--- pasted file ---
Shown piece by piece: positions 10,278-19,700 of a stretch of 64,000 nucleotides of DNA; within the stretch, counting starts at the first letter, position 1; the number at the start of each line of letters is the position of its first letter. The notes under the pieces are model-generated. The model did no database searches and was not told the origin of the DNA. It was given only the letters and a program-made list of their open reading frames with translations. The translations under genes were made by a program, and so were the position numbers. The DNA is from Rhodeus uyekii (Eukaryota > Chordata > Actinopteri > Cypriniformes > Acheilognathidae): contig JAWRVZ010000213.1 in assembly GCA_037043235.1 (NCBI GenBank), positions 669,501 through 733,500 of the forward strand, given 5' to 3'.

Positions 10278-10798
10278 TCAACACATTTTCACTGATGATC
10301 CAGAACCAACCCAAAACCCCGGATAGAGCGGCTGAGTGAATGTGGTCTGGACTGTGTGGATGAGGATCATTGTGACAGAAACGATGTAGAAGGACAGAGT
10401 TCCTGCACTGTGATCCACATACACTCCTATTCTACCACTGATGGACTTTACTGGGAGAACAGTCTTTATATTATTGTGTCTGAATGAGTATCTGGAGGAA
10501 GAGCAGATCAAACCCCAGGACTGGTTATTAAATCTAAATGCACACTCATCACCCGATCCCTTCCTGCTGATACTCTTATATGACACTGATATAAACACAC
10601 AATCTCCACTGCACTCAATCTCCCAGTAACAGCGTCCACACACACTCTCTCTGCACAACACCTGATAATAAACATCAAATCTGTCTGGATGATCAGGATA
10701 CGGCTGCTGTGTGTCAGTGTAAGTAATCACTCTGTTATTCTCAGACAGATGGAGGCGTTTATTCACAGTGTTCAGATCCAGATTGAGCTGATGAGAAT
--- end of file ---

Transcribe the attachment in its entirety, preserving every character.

Shown piece by piece: positions 10,278-19,700 of a stretch of 64,000 nucleotides of DNA; within the stretch, counting starts at the first letter, position 1; the number at the start of each line of letters is the position of its first letter. The notes under the pieces are model-generated. The model did no database searches and was not told the origin of the DNA. It was given only the letters and a program-made list of their open reading frames with translations. The translations under genes were made by a program, and so were the position numbers. The DNA is from Rhodeus uyekii (Eukaryota > Chordata > Actinopteri > Cypriniformes > Acheilognathidae): contig JAWRVZ010000213.1 in assembly GCA_037043235.1 (NCBI GenBank), positions 669,501 through 733,500 of the forward strand, given 5' to 3'.

Positions 10278-10798
10278 TCAACACATTTTCACTGATGATC
10301 CAGAACCAACCCAAAACCCCGGATAGAGCGGCTGAGTGAATGTGGTCTGGACTGTGTGGATGAGGATCATTGTGACAGAAACGATGTAGAAGGACAGAGT
10401 TCCTGCACTGTGATCCACATACACTCCTATTCTACCACTGATGGACTTTACTGGGAGAACAGTCTTTATATTATTGTGTCTGAATGAGTATCTGGAGGAA
10501 GAGCAGATCAAACCCCAGGACTGGTTATTAAATCTAAATGCACACTCATCACCCGATCCCTTCCTGCTGATACTCTTATATGACACTGATATAAACACAC
10601 AATCTCCACTGCACTCAATCTCCCAGTAACAGCGTCCACACACACTCTCTCTGCACAACACCTGATAATAAACATCAAATCTGTCTGGATGATCAGGATA
10701 CGGCTGCTGTGTGTCAGTGTAAGTAATCACTCTGTTATTCTCAGACAGATGGAGGCGTTTATTCACAGTGTTCAGATCCAGATTGAGCTGATGAGAAT